Regular expression for validating numbers only
This article is designed for beginners with little or no experience with regular expressions, but who are familiar with ASP. In this article, I will discuss: If you have questions about this article or regular expressions in general, I invite you to ask them on the regex mailing list at which as I'm writing this has over 350 subscribers.
Whether you need to validate user input, search for patterns within strings, or reformat text in powerful ways, regular expressions can help.You've already learned about several metacharacters, such as the *, ? Several other characters have special meaning within the language of regular expressions. This is often the case for validation scenarios, such as ensuring the user entered something that is the proper format for a postal code or telephone number.The ^ metacharacter is used to designate the beginning of a string (or line), and the $ metacharacter is used to designate the end of a string (or line).Now you've gone beyond what literal strings can do (within reason)—it's time to learn some more about regular expressions.Below is a sample literal expression and some inputs it would match.NET there are controls that rely on the language of regular expressions.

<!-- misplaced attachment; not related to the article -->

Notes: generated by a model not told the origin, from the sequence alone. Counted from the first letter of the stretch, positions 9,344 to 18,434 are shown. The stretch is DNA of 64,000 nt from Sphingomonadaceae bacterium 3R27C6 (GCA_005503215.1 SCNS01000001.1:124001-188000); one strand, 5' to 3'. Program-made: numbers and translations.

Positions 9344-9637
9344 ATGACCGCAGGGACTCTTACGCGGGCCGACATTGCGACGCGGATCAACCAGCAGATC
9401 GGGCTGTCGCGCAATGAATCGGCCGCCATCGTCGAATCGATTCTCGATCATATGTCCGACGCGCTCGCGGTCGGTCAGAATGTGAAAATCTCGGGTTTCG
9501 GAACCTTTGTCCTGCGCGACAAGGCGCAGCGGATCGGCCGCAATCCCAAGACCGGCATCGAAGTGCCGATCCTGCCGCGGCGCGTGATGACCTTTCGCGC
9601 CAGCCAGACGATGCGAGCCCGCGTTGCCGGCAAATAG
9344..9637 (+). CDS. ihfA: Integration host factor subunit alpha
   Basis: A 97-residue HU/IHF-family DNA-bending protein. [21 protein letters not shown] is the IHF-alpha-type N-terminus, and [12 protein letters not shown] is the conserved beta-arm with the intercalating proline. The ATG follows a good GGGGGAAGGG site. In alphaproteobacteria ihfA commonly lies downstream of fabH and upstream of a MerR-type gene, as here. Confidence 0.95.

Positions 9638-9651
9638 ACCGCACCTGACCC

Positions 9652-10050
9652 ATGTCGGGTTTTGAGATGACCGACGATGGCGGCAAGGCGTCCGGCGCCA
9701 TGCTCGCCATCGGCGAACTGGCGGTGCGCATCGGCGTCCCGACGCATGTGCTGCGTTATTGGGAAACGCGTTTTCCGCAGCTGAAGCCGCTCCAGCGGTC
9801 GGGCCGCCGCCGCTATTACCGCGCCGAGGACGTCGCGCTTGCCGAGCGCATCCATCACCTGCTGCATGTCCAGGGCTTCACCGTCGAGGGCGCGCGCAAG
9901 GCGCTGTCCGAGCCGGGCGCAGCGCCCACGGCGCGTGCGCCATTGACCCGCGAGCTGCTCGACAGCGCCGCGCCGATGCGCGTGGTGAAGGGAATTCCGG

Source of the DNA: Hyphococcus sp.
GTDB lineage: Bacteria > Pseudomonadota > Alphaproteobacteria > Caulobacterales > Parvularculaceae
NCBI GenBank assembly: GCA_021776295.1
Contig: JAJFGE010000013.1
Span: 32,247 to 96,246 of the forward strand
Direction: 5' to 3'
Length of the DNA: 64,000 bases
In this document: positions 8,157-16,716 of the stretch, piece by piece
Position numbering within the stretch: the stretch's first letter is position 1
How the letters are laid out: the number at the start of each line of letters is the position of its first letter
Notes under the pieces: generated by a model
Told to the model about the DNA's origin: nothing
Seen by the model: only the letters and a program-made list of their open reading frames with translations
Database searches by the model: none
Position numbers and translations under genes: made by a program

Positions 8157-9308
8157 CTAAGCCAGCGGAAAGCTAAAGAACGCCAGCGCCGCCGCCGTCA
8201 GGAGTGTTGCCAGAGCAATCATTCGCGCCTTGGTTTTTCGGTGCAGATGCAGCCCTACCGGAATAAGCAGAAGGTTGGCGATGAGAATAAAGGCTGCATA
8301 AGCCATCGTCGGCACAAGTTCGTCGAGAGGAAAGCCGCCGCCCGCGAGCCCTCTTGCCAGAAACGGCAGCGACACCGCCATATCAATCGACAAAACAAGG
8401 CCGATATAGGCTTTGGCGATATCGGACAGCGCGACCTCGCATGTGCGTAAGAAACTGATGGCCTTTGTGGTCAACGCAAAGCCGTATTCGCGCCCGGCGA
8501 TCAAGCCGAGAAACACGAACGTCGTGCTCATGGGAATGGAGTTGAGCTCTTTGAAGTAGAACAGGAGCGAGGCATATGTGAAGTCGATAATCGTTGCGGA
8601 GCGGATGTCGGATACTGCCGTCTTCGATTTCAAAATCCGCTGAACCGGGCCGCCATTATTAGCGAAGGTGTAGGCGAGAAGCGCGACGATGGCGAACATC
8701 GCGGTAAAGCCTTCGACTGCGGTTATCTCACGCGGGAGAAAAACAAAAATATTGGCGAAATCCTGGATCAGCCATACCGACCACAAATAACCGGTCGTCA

This article covers the basics and recommends where to go to learn more. I hope it will also make a handy reference/refresher for developers who have used regular expressions before, in conjunction with my regular expression cheat sheet.
Eventually, Ken Thompson built support for regular expressions into qed and grep, both very popular text utilities.
Jeffrey Friedl goes into more depth in his book, Mastering Regular Expressions (2 edition), which is strongly recommended for those wishing to learn more about the theory and history behind regular expressions.
A particular string can be described, literally, by itself, and thus a regular expression pattern like foo would match the input string foo exactly once.
In this case, it would also match the input: The food was quite tasty, which might be not be desired if only a precise match is sought.
Regular expressions were originally used to describe "regular sets," which were patterns under study by neurophysiologists.